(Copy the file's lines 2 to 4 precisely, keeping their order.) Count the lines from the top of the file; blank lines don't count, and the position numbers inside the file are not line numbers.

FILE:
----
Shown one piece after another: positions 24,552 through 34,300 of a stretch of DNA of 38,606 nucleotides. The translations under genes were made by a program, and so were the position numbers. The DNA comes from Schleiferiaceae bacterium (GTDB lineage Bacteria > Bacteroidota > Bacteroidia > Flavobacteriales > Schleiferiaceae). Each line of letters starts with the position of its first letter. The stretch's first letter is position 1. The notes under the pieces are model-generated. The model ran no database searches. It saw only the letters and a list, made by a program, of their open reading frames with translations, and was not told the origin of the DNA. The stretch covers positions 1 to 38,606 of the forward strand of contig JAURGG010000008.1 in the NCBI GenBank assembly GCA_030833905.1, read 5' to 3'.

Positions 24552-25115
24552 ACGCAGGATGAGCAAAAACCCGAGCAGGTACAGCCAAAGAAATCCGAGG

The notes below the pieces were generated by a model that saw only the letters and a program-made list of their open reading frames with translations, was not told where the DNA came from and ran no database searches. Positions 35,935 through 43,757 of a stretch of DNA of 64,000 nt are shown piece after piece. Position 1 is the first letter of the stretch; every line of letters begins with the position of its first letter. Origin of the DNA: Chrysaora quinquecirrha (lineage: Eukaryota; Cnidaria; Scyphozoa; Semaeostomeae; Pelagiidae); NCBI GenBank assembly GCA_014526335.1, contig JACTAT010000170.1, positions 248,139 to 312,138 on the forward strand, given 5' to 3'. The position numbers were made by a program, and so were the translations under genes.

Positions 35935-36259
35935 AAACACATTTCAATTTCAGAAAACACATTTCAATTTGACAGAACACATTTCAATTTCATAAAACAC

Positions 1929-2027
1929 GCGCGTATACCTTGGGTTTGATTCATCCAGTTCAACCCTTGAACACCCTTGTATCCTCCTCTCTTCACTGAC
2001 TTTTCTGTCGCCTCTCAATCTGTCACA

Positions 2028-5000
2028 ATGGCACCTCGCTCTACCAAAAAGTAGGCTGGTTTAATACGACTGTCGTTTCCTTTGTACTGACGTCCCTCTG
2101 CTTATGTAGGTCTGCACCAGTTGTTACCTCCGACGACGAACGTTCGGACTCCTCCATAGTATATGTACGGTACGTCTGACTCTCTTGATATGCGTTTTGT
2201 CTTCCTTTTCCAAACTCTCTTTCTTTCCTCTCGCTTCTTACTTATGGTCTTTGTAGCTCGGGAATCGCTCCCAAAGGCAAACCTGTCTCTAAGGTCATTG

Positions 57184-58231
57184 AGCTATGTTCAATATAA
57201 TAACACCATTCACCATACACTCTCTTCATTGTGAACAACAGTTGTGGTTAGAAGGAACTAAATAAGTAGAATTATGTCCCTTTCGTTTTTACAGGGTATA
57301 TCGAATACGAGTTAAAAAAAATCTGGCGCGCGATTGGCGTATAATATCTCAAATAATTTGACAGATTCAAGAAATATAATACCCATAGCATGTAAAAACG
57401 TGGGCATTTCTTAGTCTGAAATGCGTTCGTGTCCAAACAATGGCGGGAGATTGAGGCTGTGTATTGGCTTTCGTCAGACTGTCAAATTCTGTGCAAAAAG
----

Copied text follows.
Positions 24552-25115
24552 ACGCAGGATGAGCAAAAACCCGAGCAGGTACAGCCAAAGAAATCCGAGG

The notes below the pieces were generated by a model that saw only the letters and a program-made list of their open reading frames with translations, was not told where the DNA came from and ran no database searches. Positions 35,935 through 43,757 of a stretch of DNA of 64,000 nt are shown piece after piece. Position 1 is the first letter of the stretch; every line of letters begins with the position of its first letter. Origin of the DNA: Chrysaora quinquecirrha (lineage: Eukaryota; Cnidaria; Scyphozoa; Semaeostomeae; Pelagiidae); NCBI GenBank assembly GCA_014526335.1, contig JACTAT010000170.1, positions 248,139 to 312,138 on the forward strand, given 5' to 3'. The position numbers were made by a program, and so were the translations under genes.